Monthly Archives: December 2010


Merry Christmas! I know I was supposed to keep up with a daily log of events. However, I have forgotten that los problemas con la luz and the unavailability of WiFi have hindered my ambitious goal. To keep things light, I will summarize the festivities of these past few days.

Pa’l Pueblo

Part of the tradition of my trip is to spend the holidays in our native Pueblo y en familia with all 20+ members of the clan. There is a certain agenda to follow as far as discussions are concerned. If talking about politics, we start with ese ladronazo del partido tal se robo to’ los cuartos, a dialogue in economics command a la cosa ta’ mala or ta’ dura, and e’to se ta acabando. What is most interesting, is that in spite of los ladronazos and nos está llevando el mismísimo diablo, somehow the conversation always ends in nos vamos para Punta Cana para esperar el año nuevo.

I’m in a New York State of Mind

There are certain necessities that one must never take for granted: hot water, strong water pressure, good air conditioning, and free WiFi. I had none of the above during my two days in El Pueblo. Somewhere between praying for the toilet to flush entirely and showering by body parts, it dawns on me that no matter how basic of a trip I take in The States, one can be relieved que no se va a pasar trabajo. Did I mention that this lack of amenities was in a hotel that charged USD 90 per night?


I finally get away from everyone and go to Terrenas with a couple of friends. This group of low-maintenance people knows the ins and outs of the bay, including the best place to eat fresh seafood. Of course they are the rare exception who will patronize small chinchorros where other Islanders wouldn’t even condescend to sit and have a beer. For some, the lack of fine linens, crystal stemware and silver flatware is completely unacceptable (not to mention being seen with a couple of nativos).  The important question though is, who is buying all the real estate that is so ubiquitously advertised? Y qué sé yo! responded one of my friends as I gulped my ron-coco.

Kiss The Ring Bitch!

I returned from Terrenas con un estropeo when I get call from a good friend insisting that I come over for a drink. Upon my arrival, I think I must have been hit by a sledgehammer when I saw a real live Yankee player sitting in the living room! I will protect the player’s privacy, but trust me when I say that it was  the vodka tonic that kept me from screaming like a teenager when The Yankee allowed me to try on THE ring.

It has been quite an interesting couple of days. Enjoy the pictures and start making your New Year’s resolutions list.

Sancocho and a Hold-Up

When visiting the Island, there is always a sancocho to attend or a chivo to take part of. It is the ultimate gesture of Island hospitality. I happen to love both, not just on the Island, but also when my mom makes them back home. And as long as there is frozen sancocho, it will be eaten every single day.  Chivo, on the other hand, not so much. A single serving when it is freshly cooked is just fine.

Today was Sancocho Day at one of my many tias’ house.  However, it would’ve been much more enjoyable had I not seen a “jolopeo” in broad daylight on my way to her house. On George Washington Avenue, a small vehicle carrying sacks of rice, cans of oil, and many other provisiones was held up by what seemed to be a dozen motoristas. What was most shocking was not the fact that the driver had a machete to fight off the robbers, but how people watched in apathy as the driver was trying to protect his merchandise. Paralyzed by my intense shock, I completely forgot to take some shots with my camera.  I asked my uncle:  “Aren’t we going to help this poor guy?!!!” Y e’ facil… he said.  Wow! I thought. For a country que ha cambiado muchiiiiiiiiiiisimo, never in my life have I seen such display hunger, crime and indifference combined. Thank god for sanchocho. It helped me suppress the memory of the poor guy resignado at the sight of his truck being looted.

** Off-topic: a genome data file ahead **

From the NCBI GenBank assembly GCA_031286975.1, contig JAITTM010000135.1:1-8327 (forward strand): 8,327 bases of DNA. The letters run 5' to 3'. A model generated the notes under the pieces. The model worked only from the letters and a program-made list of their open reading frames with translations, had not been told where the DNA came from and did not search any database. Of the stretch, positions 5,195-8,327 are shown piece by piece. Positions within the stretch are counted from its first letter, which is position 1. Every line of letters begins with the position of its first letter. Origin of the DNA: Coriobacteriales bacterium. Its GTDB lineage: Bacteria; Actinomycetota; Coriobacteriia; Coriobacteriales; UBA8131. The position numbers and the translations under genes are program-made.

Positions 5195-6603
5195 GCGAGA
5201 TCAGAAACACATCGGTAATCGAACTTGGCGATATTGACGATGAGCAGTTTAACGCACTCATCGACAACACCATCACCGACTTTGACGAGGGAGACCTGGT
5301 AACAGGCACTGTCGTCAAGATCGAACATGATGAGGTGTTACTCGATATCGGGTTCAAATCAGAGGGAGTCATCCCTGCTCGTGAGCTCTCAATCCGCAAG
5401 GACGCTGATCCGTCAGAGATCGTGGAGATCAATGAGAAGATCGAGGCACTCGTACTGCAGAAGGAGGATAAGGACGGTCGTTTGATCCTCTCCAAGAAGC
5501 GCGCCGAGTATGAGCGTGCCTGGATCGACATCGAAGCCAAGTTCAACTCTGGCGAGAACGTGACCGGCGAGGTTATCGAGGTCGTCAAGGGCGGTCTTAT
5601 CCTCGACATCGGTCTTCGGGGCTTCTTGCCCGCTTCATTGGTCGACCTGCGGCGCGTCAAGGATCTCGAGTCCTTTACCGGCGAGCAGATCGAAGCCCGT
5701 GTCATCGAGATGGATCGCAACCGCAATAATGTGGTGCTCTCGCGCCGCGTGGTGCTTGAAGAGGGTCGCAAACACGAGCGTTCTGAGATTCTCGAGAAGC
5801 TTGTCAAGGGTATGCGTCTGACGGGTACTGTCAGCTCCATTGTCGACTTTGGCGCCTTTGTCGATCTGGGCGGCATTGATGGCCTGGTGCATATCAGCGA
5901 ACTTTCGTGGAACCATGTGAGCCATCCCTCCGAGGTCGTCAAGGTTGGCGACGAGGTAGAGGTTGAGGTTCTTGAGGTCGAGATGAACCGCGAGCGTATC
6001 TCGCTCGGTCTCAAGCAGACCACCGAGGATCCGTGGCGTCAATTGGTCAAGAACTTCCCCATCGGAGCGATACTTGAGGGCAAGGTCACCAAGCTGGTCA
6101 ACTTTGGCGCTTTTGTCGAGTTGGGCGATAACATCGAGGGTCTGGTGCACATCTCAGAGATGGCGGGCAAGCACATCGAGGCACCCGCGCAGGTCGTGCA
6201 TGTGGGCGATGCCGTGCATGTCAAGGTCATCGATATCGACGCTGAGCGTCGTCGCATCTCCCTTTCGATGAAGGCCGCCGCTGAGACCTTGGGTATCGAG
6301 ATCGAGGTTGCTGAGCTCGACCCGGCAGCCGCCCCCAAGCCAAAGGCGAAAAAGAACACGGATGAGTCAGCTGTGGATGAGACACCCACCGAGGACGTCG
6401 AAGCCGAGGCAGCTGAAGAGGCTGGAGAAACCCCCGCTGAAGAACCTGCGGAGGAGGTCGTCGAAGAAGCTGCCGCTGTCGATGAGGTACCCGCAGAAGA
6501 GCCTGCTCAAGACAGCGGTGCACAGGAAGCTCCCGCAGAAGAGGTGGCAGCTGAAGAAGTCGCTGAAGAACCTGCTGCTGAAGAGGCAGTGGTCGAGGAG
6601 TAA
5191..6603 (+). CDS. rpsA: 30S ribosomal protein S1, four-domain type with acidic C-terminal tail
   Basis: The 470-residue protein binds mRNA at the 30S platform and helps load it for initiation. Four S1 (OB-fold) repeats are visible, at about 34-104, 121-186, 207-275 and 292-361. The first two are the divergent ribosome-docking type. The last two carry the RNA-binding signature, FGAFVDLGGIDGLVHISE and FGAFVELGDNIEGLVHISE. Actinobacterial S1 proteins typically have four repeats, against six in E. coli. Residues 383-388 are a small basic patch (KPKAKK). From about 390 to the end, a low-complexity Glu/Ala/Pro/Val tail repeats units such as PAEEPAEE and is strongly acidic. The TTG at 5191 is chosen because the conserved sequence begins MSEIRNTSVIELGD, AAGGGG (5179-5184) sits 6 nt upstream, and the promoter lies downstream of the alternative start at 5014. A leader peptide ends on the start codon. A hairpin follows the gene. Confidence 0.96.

Volvio Nualita

Hello Nuala followers! I have finally made it to the Island and after sorting out the very expensive WiFi and making sure that there is plenty of hot water, I will provide you with the tidbits and snippets of my much anticipated trip.

I will start by saying that I once was told that the three most important friends to have are a doctor, a lawyer, and a cop. I will add to that list a friend in the airline industry. I guess it pays to be a pseudo-celebrity because upon my arrival to the check-in counter, I was escorted by a friend  who offered me a free upgrade to business class. Wow! I haven’t even left JFK and already I feel like an Islander, you know… pretending to be have more status than what I actually do.

At the gate I play a little game of pinpointing the Islanders. I’ve spotted two girls.  The giveaway clue: the long bangless hair and pouty face that says “I’m too good to talk to you.”

Upon landing,  let the rat race begin: getting a tarjeta de turista, stamping my passport, filling out a customs slip, praying that the suitcases have made it, and most importantly putting the don’t fuck with me because you don’t know who my daddy is face so that the customs guys don’t open my suitcase.

Outside there is a swarm of people waiting for their loved ones while the AMET guy tries to control the out of control traffic.

I take a SICHALA cab to my hotel. The driver talks to me about the same ol’ same ol’ politics, corruption, el metro, and how el doble sueldo de la navidad ya se fue sin haberlo cobrado.

I get to my hotel and after unwinding and taking a nap, I now begin to call friends and family. The itinerary is set. Let the adventures begin.